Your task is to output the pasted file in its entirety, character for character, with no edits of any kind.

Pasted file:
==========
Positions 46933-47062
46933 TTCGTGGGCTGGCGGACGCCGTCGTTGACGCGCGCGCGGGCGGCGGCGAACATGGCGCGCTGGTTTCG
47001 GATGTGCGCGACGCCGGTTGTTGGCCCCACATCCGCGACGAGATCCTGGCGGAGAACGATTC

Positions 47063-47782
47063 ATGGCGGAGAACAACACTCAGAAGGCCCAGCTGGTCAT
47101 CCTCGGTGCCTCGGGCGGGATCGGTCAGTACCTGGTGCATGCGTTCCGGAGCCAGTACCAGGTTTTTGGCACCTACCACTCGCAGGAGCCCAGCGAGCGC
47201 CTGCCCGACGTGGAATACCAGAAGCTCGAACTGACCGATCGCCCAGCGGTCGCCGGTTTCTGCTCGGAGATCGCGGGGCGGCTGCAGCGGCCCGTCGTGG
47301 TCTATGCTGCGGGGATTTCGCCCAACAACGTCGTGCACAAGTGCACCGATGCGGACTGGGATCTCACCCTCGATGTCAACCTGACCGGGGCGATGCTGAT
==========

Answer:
Positions 46933-47062
46933 TTCGTGGGCTGGCGGACGCCGTCGTTGACGCGCGCGCGGGCGGCGGCGAACATGGCGCGCTGGTTTCG
47001 GATGTGCGCGACGCCGGTTGTTGGCCCCACATCCGCGACGAGATCCTGGCGGAGAACGATTC

Positions 47063-47782
47063 ATGGCGGAGAACAACACTCAGAAGGCCCAGCTGGTCAT
47101 CCTCGGTGCCTCGGGCGGGATCGGTCAGTACCTGGTGCATGCGTTCCGGAGCCAGTACCAGGTTTTTGGCACCTACCACTCGCAGGAGCCCAGCGAGCGC
47201 CTGCCCGACGTGGAATACCAGAAGCTCGAACTGACCGATCGCCCAGCGGTCGCCGGTTTCTGCTCGGAGATCGCGGGGCGGCTGCAGCGGCCCGTCGTGG
47301 TCTATGCTGCGGGGATTTCGCCCAACAACGTCGTGCACAAGTGCACCGATGCGGACTGGGATCTCACCCTCGATGTCAACCTGACCGGGGCGATGCTGAT